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St Teresa of Calcutta Parish Bulletin: What would a ‘parish of mercy’ look like?

WORDS Dinelle Hettiarachchi and Nieve Walton |  31 October 2016

What would a ‘parish of mercy’ look like? We asked two of our young writers to help us put together a newsletter for the imaginary Australian parish of St Teresa of Calcutta. 

From the parish priest

This Sunday the Catholic Church brings to a close the Year of Mercy. Over the last 12 months, we have tried to make real the vision for the Church that Pope Francis has set out. He stated in his announcement that we should ‘Be merciful, even as your Father is merciful’ (Luke 6:36). So that has been our guiding mission for this year. 

I’m very pleased to say that our parish of St Teresa’s has already done some great things within the community. However, the work is not yet done. 

Earlier this year we welcomed a family of refugees into a new home funded by all of you. But there are still many other desperate families in need, so the committee and I have decided to organise a charity dinner which we warmly invite all parishioners and their family and friends to attend. All proceeds from the night will be put towards another property for a new deserving refugee family. 

Another issue we need to tackle is climate change. The Catholic Church has recognised that this issue is not just one for the scientists and politicians. St. Teresa’s is working in partnership with Catholic Earthcare, in order to educate and aid us in creating a sustainable relationship with the Earth. It would be great to see more of you join us on our environment committee at the parish to help us improve our efforts.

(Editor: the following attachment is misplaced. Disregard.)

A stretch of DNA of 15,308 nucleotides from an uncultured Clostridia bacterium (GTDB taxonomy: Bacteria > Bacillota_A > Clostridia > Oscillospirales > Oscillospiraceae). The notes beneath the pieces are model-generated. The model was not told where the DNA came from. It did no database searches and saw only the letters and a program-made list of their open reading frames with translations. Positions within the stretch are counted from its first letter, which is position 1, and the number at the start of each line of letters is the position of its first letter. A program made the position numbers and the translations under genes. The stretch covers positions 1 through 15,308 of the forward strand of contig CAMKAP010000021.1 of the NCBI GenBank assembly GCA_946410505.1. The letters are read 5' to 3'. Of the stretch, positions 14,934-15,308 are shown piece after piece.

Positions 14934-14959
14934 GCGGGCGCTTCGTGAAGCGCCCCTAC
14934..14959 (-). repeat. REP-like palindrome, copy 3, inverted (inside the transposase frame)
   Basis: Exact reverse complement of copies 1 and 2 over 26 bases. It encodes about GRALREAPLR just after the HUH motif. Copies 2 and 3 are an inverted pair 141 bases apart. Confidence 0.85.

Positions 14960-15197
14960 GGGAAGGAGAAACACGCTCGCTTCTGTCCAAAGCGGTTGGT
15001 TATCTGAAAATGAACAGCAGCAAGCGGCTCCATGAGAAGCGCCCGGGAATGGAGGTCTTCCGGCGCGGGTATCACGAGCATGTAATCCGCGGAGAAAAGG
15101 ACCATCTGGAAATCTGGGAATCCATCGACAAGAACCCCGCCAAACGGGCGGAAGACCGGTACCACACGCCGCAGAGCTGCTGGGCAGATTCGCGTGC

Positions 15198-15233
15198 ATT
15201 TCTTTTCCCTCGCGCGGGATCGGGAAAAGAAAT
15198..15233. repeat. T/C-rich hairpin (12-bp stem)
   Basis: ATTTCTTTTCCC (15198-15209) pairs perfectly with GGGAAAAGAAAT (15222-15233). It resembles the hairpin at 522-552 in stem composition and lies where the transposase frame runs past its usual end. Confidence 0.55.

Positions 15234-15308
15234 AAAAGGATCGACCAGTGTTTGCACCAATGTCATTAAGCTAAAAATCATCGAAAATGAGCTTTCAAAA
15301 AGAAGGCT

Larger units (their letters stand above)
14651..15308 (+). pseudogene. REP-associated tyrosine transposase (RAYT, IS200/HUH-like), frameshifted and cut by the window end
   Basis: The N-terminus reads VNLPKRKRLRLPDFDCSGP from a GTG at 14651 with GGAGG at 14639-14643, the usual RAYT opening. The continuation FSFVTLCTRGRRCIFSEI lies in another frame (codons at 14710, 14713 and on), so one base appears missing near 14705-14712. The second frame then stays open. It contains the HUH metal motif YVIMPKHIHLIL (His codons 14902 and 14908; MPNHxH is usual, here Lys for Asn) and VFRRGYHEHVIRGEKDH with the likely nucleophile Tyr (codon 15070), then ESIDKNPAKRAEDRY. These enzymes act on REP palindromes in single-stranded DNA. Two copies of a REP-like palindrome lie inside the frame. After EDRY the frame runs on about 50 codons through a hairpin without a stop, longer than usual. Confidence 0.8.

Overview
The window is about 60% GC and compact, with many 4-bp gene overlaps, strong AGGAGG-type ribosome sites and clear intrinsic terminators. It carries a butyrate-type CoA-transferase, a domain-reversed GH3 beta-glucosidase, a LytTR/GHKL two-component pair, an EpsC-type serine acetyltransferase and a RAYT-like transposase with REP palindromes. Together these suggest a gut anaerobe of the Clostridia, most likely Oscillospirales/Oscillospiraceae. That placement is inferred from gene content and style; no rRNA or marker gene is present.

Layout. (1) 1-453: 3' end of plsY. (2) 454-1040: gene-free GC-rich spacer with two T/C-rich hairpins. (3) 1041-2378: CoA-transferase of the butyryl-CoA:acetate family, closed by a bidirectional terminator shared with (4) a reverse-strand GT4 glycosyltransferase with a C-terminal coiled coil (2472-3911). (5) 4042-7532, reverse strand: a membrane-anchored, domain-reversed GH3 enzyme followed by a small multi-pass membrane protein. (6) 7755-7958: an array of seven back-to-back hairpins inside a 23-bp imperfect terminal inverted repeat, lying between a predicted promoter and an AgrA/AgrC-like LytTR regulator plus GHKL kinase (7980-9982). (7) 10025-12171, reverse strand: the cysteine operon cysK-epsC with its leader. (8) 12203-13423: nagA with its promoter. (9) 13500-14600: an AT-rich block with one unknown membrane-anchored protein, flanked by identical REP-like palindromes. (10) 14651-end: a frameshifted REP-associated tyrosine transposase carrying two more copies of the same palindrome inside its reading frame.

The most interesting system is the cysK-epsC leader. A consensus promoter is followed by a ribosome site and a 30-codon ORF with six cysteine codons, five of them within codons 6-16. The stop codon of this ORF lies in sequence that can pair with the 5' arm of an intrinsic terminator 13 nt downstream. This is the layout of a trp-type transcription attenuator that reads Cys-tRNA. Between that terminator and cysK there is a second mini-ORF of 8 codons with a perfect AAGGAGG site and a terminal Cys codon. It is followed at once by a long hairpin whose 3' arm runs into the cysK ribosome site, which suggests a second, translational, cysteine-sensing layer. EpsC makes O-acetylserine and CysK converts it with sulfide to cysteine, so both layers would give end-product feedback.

Today also I’d like to give a special thanks to one of our parishioners who has served with us for 35 years. Our secretary Cathy has done a great deal for our community as she has been running our bingo nights for our ‘young at heart’ parishioners every Thursday as well as many other spontaneous events. Thank you for everything you do, Cathy. 

God bless, 

Father John

Youth Outreach Update

This year our youth group has been involved in many events. With the commencement of the soup van earlier this year, our youth have been merciful to everyone in and out of the parish. If you want to get involved, get in touch with Clare and Matt.

School Update: Grandmates 

Soon we will be starting our students’ favourite social justice program Grand-mates! About five years ago, two social justice-minded students wanted to make a difference to those living in our local aged care facility. They approached our school’s principal and pitched their idea: for students from Prep to Year 6 to brighten the day of those who live at Golden Days Home each week. Since then, a small mixed-age group has visited the care centre to do crafts, sing songs and play games with the seniors. The students look forward to the visit as much as the residents.

Help migrant workers beat the summer heat